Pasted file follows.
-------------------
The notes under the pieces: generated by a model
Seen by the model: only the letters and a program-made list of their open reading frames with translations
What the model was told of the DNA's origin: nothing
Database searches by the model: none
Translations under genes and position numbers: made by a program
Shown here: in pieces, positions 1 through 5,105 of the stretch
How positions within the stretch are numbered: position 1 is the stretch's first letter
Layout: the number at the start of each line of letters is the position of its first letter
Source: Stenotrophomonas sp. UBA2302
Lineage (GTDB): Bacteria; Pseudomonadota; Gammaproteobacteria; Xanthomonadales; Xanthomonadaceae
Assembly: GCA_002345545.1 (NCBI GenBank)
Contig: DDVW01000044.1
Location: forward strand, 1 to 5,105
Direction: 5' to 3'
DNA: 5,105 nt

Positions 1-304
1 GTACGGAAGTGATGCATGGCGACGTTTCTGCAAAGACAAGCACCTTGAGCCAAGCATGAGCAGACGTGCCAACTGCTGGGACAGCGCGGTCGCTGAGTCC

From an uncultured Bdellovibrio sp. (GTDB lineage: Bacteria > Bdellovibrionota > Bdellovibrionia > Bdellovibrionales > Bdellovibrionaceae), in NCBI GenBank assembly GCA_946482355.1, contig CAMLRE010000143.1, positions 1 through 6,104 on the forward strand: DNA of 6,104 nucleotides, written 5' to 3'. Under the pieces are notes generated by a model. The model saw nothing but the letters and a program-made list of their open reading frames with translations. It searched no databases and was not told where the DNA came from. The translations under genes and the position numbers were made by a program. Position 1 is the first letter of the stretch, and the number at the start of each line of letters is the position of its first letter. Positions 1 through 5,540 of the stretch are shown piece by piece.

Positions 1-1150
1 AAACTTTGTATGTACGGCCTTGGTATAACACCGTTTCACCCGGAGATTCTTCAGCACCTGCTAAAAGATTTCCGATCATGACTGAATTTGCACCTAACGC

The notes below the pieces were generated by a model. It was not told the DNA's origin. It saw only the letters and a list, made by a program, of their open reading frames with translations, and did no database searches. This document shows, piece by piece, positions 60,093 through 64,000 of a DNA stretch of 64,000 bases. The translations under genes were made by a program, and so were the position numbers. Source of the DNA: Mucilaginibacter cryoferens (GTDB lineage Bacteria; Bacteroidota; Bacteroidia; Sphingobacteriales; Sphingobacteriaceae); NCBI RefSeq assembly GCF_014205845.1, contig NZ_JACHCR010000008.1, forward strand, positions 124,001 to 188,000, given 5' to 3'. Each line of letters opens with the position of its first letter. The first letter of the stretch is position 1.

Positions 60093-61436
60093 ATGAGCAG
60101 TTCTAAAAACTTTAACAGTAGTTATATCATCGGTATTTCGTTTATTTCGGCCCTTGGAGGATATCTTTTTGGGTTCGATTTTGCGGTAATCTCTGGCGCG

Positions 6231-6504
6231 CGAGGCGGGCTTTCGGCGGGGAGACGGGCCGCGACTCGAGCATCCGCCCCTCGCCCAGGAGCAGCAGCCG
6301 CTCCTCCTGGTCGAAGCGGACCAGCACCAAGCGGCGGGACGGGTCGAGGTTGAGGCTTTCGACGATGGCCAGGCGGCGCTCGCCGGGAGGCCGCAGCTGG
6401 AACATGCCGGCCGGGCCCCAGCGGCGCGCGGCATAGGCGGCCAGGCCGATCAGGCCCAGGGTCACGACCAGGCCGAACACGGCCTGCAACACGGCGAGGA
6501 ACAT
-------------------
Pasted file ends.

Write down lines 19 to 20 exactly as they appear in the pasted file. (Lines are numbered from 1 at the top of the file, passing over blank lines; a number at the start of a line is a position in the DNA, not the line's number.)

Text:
Positions 1-1150
1 AAACTTTGTATGTACGGCCTTGGTATAACACCGTTTCACCCGGAGATTCTTCAGCACCTGCTAAAAGATTTCCGATCATGACTGAATTTGCACCTAACGC